The HTML beginnings
In 1980, physicist Tim Berners-Lee, working for the center of scientific research, CERN has created a prototype hypertext information system - ENQUIRE. The system used to organize and share documents related to scientific research. The revolutionary idea based on the fact that the user, using the links could from one location to view documents physically located elsewhere in the world.
In 1989, Berners-Lee and CERN software engineer Robert Cailliau presented two proposals for parallel hypertext information systems based on Internet. Both projects were characterized by similar functionality. A year later collaborated on a joint proposal was accepted by CERN - the project WorldWideWeb (W3) .
The first specification 
The first publicly available specification of HTML called HTML Tags (pol. HTML tags), has been posted on the Internet by Berners-Lee in 1991.  . It contains 22 elements comprising the initial, relatively simple design of HTML. Thirteen of these elements still exist in HTML 4 specification .
HTML was written based on SGML language, but not formally defined in SGML-u. The situation changed in mid 1993 when the IETF published a first proposal for an HTML specification: Berners-Lee and Dan Connolly - Hypertext Markup Language (HTML) Internet-Draft (pol. Sketch) - containing a description of the grammar in the form of SGML Document Type Definition (pol . document type definition) . Based on this document, browser makers have experimented with HTML modifying the attributes of existing tags and adding completely new. Sketch expired six months later, but was known to use specific browser NCSA Mosaic tags, used for inserting images. This fact reflects the philosophy of basing future IETF standards on prototypes that have been successful . Similarly, Dave Raggett at the end of 1993 his sketch HTML + (Hypertext Markup Format) suggested standardizing already implemented tags, eg. Related to the creation of tables and forms .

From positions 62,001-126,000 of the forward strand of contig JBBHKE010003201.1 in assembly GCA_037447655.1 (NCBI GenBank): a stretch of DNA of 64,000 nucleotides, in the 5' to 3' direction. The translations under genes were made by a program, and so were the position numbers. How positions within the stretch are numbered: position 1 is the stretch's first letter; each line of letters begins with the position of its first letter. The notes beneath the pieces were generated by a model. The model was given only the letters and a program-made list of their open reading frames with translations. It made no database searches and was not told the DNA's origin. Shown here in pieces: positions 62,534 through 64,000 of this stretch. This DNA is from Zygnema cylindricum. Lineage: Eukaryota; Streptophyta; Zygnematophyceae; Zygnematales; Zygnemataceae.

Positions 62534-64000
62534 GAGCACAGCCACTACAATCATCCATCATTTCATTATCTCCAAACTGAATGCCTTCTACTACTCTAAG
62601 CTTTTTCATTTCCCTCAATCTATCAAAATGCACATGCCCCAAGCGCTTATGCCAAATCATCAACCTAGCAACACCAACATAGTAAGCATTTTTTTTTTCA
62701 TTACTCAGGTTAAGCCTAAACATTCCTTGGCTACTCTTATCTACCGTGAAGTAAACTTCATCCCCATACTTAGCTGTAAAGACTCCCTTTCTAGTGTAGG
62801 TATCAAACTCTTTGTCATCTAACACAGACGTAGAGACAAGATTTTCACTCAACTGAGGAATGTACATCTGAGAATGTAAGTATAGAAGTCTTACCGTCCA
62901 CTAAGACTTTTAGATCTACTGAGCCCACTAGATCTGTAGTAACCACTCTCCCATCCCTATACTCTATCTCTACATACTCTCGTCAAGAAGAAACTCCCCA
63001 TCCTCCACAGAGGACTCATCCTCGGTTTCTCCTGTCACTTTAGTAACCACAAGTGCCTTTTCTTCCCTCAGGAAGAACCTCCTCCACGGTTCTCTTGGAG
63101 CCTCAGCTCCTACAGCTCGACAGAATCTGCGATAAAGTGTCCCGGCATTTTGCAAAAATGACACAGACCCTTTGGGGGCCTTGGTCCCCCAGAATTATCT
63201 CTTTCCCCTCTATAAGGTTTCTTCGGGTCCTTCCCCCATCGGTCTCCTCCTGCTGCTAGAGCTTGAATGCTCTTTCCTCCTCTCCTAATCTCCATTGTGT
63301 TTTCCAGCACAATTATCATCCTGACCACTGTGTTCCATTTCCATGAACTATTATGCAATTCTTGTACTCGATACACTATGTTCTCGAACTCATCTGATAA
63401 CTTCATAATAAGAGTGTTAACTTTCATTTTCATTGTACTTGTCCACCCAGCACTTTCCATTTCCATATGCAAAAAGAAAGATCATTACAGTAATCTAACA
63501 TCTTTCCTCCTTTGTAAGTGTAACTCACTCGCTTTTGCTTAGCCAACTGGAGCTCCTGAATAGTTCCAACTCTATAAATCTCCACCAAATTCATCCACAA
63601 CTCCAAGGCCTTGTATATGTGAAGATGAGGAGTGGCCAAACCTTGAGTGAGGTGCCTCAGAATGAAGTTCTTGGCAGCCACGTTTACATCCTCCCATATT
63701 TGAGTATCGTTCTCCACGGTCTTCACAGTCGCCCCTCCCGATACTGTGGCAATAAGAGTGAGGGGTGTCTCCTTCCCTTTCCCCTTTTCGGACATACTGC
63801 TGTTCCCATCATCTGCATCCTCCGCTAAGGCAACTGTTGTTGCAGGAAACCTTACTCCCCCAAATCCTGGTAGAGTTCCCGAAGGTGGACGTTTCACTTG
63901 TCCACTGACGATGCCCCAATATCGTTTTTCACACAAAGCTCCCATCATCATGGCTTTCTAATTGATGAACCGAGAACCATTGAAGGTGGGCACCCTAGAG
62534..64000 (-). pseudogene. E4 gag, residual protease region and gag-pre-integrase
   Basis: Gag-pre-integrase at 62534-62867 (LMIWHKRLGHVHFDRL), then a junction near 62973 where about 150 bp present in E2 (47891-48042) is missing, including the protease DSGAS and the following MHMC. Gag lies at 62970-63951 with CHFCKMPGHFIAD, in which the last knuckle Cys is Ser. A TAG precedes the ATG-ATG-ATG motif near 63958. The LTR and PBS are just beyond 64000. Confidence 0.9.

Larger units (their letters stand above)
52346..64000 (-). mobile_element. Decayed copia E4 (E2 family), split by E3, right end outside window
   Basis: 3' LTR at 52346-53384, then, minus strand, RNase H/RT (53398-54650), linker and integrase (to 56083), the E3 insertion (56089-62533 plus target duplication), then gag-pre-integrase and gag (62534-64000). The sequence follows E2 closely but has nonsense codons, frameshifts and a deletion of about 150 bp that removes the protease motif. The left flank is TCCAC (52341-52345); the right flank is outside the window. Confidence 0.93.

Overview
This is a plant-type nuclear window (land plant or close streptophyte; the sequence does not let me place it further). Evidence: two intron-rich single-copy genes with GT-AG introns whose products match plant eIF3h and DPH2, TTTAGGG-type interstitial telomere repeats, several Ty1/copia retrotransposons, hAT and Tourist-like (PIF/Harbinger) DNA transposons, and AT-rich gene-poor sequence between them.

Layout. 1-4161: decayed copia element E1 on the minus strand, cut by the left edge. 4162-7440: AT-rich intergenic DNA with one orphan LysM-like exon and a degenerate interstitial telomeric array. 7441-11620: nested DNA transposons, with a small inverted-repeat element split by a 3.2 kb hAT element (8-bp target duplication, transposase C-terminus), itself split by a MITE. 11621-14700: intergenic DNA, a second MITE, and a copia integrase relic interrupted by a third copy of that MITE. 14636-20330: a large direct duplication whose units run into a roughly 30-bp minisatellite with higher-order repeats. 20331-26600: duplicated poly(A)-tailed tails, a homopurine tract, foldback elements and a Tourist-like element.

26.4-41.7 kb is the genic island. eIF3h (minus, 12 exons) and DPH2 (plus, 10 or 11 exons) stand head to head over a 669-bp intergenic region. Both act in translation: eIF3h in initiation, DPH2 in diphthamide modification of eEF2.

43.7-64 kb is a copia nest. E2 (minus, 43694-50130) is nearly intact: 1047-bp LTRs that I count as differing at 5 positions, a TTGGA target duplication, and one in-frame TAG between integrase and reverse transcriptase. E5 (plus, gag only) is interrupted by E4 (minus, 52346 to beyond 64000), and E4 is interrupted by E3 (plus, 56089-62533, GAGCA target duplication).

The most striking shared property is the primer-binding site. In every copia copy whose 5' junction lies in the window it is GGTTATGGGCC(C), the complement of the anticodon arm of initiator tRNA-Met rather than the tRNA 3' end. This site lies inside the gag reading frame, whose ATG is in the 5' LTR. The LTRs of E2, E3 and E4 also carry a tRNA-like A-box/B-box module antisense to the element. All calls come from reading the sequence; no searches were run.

After the expiry of sketches HTML and HTML + at the beginning of 1994 it separated the IETF HTML Working Group, which in 1995 created the HTML 2.0 - the first official specification of HTML treated as standard and the basis for the future implementation of the next version of HTML. HTML 2.0, published in 1996, as a Request for Comments, included ideas from the HTML and HTML + . "HTML 1.0" never existed. 2.0 designation was intended to distinguish the new edition from previous drafts. 
Further development and in the custody of the IETF was stalled by competing interests. Since 1996, the HTML specifications have been maintained, with input from commercial software vendors, by the World Wide Web Consortium (W3C). In 2000, HTML has become the international standard (ISO / IEC 15445: 2000). The last HTML specification published in 1999, the W3C - HTML 4.01. Its mistakes have been corrected by the errata published in 2001.